The EU unveiled plans on Tuesday (16 February) to vet energy contracts that member states sign with countries outside the bloc as it seeks to cut dependence on Russian gas.
The European Commission, the executive of the 28-country bloc, proposed changes so it can review such agreements before they are signed to see if they comply with EU rules.
Currently the Commission can only examine contracts after they have been signed.
“It means no country should sign an inter-governmental agreement until the Commission has given its opinion,” EU energy Commissioner Miguel Arias Cañete told a press conference.
Such opinions would be given within 12 weeks and the member state would have to do its “utmost” to take the findings into consideration.
“This is an important and unprecedented step to ensure a level playing field for all,” Cañete said.
“As EU markets continue to integrate, decisions taken by one member state can have a negative impact on the security of supply in neighbouring countries,” he added.
The European Union is already investigating whether Russian state energy firm Gazprom has imposed unfair prices which breach the EU’s rules, in a move which further inflamed relations already strained by the Ukraine crisis.
For the tenth year in a row, EU states imported half of their energy needs in 2014. A third of their gas imports come from Russia alone and some newer eastern members are almost entirely reliant on Moscow.
“With political tensions on our borders still on a knife-edge, it is a sharp reminder that this problem is not going to go away,” Cañete said.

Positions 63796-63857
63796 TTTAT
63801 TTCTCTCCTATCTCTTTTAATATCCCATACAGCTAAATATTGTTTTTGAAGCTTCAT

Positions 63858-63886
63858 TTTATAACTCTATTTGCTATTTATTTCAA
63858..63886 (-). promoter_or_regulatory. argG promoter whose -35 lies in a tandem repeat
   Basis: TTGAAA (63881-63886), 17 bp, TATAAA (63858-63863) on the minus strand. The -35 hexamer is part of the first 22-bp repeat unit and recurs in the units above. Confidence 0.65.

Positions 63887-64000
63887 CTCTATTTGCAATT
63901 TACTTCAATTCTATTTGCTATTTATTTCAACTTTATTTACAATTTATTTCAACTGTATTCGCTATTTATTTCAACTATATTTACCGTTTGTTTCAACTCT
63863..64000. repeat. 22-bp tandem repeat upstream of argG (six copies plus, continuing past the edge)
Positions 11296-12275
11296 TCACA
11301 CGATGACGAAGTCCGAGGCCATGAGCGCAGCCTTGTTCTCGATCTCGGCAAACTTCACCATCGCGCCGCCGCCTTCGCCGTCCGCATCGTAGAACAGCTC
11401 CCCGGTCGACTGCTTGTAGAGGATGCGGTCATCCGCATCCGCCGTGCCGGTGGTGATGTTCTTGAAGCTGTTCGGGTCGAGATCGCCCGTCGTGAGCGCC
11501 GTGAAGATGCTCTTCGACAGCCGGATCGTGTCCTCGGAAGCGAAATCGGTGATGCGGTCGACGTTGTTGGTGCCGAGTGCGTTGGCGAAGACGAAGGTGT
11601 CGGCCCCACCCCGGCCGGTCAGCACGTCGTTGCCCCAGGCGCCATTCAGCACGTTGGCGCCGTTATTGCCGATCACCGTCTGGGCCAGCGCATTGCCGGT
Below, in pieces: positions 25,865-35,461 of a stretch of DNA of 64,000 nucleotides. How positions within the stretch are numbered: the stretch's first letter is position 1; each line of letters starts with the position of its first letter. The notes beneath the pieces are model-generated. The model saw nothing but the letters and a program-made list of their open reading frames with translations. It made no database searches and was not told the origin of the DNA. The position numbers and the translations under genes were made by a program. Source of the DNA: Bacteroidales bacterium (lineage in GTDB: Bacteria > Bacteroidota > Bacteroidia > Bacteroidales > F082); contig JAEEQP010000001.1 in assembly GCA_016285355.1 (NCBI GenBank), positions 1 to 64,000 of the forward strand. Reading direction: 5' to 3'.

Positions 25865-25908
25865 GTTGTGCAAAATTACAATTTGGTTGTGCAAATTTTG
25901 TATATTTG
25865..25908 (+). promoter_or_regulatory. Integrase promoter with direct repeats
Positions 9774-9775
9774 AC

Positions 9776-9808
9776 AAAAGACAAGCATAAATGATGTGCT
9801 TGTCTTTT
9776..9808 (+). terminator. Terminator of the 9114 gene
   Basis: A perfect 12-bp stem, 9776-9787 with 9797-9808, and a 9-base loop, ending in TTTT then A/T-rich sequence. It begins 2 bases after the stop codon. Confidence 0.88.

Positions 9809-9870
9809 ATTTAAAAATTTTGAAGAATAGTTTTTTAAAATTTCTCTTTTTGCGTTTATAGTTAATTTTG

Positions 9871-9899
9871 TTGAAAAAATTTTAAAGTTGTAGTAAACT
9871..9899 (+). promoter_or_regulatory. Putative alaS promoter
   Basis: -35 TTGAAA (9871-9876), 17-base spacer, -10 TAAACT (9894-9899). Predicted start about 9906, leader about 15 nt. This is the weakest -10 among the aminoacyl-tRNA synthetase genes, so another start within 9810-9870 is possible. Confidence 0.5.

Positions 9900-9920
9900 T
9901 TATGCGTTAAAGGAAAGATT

Brussels also wants to be automatically notified of any commercial contract lasting more than one year if the market share it involves means that it carries a risk to security of supply.
“We consider a 40% market share to be an appropriate threshold,” Cañete said.
Germany’s plans for a second pipeline, Nord Stream 2, to carry Russian gas under the Baltic Sea have caused some disquiet.
Rome saw it as hypocritical that Berlin should pursue a major deal when the rest of the bloc is being asked to sacrifice their interests to pursue sanctions against Russia over Ukraine.
The Nord Stream 2 consortium said its deal is only based on commercial cooperation between companies and is not based on any agreements between countries.
“Therefore there are no potential issues with EU law compliance of underlying intergovernmental agreements,” it said in a statement to AFP.
Also under the plan, all countries will be required to ensure gas supplies to households, hospitals and other key services in the event of a crisis.
“In practice this means member states will have to give priority to vulnerable consumers in neighbouring countries over non-vulnerable consumers at home,” Cañete said.
The energy package proposals will now have to be submitted to the European Parliament and member states for eventual approval, which could take several years.